Angiogenesis pp 137-147 | Cite as

Role of Fibroblast Growth Factor -2 and Endothelial Cell Stimulating Angiogenic Factor (ESAF) in Capillary Growth in Skeletal Muscles Exposed to Long-Term High Activity

  • M. D. Brown
  • H. Walter
  • O. Hudlicka
  • F. M. Hansen-Smith
  • J. B. Weiss
Part of the NATO ASI Series book series (NSSA, volume 298)


Angiogenesis, the development of new blood vessels, is a process controlled by many different mediators, of which different growth factors have been considered to be key regulators. In particular, fibroblast growth factors (FGFs) are known to be involved in angiogenesis in many pathological situations e.g. tumours (Folkman and Klagsbrun, 1987), wound healing (Broadley, Aquino, Woodward, Buckley-Sturrock, Sato, Rifkin and Davidson, 1989), inflammatory conditions (D’Amore, 1992), growth of collateral vessels in ischaemic heart (Schaper, Sharma, Quinkler, Markert, Wünsch and Schaper, 1990) and skeletal muscle (Yang, Deschenes, Ogilvie and Terjung, 1996). However, FGFs do not appear to cause proliferation of endothelial cells in uninjured tissue (D’Amore, 1990) and it has therefore not been established whether they play a role in angiogenesis under normal physiological conditions when the microvascular bed is undamaged. During development, FGFs may be involved in vasculogenesis in the heart (Tomanek, Haung, Suvarna, O’Brien, Ratajska and Sandra, 1996), but in skeletal muscle, angiogenesis during postnatal growth does not seem to be associated with basic fibroblast growth factor FGF-2 (Hansen-Smith, Morris and Joswiak, 1992).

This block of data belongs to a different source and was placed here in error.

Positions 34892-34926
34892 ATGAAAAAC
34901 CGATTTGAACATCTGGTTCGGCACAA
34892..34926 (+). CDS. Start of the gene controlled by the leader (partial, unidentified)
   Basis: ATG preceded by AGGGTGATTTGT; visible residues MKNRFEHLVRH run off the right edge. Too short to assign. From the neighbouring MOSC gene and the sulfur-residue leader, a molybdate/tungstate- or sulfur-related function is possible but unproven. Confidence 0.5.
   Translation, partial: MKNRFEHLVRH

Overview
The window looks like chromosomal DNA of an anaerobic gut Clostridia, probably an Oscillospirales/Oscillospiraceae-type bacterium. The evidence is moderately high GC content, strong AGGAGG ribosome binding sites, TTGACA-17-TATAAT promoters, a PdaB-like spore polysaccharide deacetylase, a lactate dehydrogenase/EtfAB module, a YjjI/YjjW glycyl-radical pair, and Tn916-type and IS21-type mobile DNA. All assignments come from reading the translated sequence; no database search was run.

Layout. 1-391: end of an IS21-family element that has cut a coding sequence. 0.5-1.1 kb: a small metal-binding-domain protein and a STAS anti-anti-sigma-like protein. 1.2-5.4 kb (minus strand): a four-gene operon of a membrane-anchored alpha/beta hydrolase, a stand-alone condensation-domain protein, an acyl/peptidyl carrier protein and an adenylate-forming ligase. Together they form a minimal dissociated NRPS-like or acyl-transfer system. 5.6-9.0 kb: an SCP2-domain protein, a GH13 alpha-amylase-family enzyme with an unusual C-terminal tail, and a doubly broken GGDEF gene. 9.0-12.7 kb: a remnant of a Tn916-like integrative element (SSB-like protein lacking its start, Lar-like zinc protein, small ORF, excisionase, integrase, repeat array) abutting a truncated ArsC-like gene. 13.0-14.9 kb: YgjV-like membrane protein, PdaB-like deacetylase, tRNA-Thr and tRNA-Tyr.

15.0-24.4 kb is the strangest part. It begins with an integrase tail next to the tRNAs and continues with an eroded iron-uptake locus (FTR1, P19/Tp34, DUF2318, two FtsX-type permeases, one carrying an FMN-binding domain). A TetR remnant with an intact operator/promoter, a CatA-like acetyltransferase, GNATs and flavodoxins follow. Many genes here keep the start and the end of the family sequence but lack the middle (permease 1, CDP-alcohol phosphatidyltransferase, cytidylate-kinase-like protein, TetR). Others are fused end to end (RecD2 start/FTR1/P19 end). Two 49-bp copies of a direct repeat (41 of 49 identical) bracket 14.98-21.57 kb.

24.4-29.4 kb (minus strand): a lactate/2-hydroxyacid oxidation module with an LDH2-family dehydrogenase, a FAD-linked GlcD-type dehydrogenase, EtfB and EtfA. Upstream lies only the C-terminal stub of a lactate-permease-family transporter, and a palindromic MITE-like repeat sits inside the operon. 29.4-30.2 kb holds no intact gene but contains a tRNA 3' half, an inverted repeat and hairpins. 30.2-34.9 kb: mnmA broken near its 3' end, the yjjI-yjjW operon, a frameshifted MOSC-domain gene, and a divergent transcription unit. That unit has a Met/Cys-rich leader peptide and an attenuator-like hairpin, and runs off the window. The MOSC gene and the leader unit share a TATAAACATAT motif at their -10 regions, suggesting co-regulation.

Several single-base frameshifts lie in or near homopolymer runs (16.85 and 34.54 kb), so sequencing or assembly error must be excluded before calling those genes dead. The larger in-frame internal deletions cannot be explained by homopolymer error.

Skeletal Muscle Tibialis Anterior Basic Fibroblast Growth Factor Extensor Digitorum Longus Extensor Digitorum Longus Muscle 
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Copyright information

© Springer Science+Business Media New York 1998

Authors and Affiliations

  • M. D. Brown
    • 1
  • H. Walter
    • 2
  • O. Hudlicka
    • 2
  • F. M. Hansen-Smith
    • 3
  • J. B. Weiss
    • 4
  1. 1.School of Sport and Exercise SciencesUniversity of BirminghamUK
  2. 2.Dept. of PhysiologyUniversity of BirminghamUK
  3. 3.Dept. of Biological SciencesOakland UniversityRochesterUSA
  4. 4.Wolfson Angiogenesus Unit, Department of RheumatologyHope HospitalSalfordUK

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